Cutting a thousand-foot-long bridge into sections is not straightforward. Subcontractor Staton Companies began the demolition process by cutting and removing the concrete deck, railings and sidewalk from the old bridge, leaving the green steel skeleton of the truss spans sitting on steel supports. About 2,300 tons (4.6 million pounds) of concrete was removed and recycled as fill material for construction projects.

Strengthening steel was then added to the temporary piers and truss section to counter the forces applied during lowering. Long steel tie-downs were attached to the stub ends of the truss spans to hold the sections in place after the center sections were cut and lowered.

Finally, the cutting began. Workers used oxy-acetylene torches to cut the steel truss span free at each end. The truss span is 28 feet high, so cutting each span section free took at least one day.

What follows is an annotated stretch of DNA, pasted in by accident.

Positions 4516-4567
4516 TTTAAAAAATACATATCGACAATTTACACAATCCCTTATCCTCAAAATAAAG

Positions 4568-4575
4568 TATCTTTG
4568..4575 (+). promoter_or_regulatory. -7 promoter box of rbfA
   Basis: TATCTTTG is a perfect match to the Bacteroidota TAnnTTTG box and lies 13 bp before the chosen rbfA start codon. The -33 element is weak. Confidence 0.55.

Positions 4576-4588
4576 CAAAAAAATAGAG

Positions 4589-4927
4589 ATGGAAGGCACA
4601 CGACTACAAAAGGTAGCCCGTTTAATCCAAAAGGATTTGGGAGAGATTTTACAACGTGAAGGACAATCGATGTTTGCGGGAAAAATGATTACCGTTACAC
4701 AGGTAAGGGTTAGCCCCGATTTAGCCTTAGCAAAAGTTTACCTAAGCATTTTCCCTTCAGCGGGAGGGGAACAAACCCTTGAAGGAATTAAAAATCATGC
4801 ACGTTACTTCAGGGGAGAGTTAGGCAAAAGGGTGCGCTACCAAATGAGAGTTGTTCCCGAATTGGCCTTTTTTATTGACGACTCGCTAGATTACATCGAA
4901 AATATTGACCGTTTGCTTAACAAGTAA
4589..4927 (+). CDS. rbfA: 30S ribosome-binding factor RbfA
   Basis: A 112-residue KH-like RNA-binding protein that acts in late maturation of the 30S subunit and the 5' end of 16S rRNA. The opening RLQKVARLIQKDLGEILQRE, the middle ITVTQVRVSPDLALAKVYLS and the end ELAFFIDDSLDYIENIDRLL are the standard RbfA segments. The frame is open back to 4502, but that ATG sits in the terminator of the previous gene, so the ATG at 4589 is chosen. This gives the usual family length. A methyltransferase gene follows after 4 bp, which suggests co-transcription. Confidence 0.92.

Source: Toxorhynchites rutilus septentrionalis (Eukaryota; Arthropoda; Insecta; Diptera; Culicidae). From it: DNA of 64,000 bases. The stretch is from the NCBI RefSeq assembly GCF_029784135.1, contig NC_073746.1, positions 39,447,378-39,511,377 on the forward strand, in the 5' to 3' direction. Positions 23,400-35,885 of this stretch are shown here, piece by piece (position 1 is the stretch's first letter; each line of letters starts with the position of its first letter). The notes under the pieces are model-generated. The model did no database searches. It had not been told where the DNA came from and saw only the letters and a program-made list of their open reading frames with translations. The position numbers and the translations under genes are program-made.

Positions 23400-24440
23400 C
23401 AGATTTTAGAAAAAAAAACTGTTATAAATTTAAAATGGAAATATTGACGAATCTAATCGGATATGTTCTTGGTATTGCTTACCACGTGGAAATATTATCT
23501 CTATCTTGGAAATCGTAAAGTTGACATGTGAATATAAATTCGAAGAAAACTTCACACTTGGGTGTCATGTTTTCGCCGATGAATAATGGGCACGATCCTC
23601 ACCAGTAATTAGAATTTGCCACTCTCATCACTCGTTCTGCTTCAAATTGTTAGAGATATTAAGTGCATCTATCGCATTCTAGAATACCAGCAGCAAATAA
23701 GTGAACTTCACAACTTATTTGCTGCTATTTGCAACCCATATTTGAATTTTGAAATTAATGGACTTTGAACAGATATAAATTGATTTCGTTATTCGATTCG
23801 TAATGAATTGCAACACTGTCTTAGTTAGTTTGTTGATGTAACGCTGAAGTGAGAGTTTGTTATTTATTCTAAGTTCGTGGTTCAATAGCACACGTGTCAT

The spans were then lowered 50 or 60 feet onto the decks of the barges. The team started lowering each span around dawn and completed the process by evening. Each section weighed between 400,000 and 500,000 pounds and had to be lowered perfectly in unison onto the barge.

Each span was then cut into two or three sections to fit on  separate barges and taken ten miles north to the Schnitzer Steel facility, where they were processed for recycling.

Next steps

The in-water work period begins in July. After the truss spans and steel supports are removed, a marine subcontractor will begin removing the 80 steel piles that supported the temporary bridge. By this fall, there will be no remaining sign of the old bridge. The new Sellwood Bridge will have the view all to itself.